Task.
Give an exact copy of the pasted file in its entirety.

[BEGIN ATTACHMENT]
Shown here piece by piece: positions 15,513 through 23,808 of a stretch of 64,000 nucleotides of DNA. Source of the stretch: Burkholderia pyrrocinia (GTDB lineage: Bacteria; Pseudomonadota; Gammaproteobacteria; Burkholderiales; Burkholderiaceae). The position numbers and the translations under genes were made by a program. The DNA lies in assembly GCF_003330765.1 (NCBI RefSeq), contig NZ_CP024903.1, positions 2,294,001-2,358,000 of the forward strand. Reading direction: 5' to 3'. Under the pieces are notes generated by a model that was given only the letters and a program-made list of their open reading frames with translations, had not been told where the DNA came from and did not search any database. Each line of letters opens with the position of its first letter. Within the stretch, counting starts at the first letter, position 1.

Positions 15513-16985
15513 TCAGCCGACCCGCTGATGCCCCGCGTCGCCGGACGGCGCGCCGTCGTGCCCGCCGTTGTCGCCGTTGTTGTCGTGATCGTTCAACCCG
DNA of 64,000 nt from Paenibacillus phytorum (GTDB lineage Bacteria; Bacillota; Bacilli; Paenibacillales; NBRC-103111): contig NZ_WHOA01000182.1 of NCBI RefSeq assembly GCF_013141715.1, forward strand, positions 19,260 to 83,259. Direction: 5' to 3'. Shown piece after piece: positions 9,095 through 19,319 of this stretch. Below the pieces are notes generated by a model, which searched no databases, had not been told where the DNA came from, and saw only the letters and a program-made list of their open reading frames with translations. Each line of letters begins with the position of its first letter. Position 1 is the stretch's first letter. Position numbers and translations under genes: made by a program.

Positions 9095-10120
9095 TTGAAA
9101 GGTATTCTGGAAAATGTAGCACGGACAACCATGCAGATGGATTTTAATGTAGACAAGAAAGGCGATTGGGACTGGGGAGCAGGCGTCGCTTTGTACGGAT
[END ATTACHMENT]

Shown here piece by piece: positions 15,513 through 23,808 of a stretch of 64,000 nucleotides of DNA. Source of the stretch: Burkholderia pyrrocinia (GTDB lineage: Bacteria; Pseudomonadota; Gammaproteobacteria; Burkholderiales; Burkholderiaceae). The position numbers and the translations under genes were made by a program. The DNA lies in assembly GCF_003330765.1 (NCBI RefSeq), contig NZ_CP024903.1, positions 2,294,001-2,358,000 of the forward strand. Reading direction: 5' to 3'. Under the pieces are notes generated by a model that was given only the letters and a program-made list of their open reading frames with translations, had not been told where the DNA came from and did not search any database. Each line of letters opens with the position of its first letter. Within the stretch, counting starts at the first letter, position 1.

Positions 15513-16985
15513 TCAGCCGACCCGCTGATGCCCCGCGTCGCCGGACGGCGCGCCGTCGTGCCCGCCGTTGTCGCCGTTGTTGTCGTGATCGTTCAACCCG
DNA of 64,000 nt from Paenibacillus phytorum (GTDB lineage Bacteria; Bacillota; Bacilli; Paenibacillales; NBRC-103111): contig NZ_WHOA01000182.1 of NCBI RefSeq assembly GCF_013141715.1, forward strand, positions 19,260 to 83,259. Direction: 5' to 3'. Shown piece after piece: positions 9,095 through 19,319 of this stretch. Below the pieces are notes generated by a model, which searched no databases, had not been told where the DNA came from, and saw only the letters and a program-made list of their open reading frames with translations. Each line of letters begins with the position of its first letter. Position 1 is the stretch's first letter. Position numbers and translations under genes: made by a program.

Positions 9095-10120
9095 TTGAAA
9101 GGTATTCTGGAAAATGTAGCACGGACAACCATGCAGATGGATTTTAATGTAGACAAGAAAGGCGATTGGGACTGGGGAGCAGGCGTCGCTTTGTACGGAT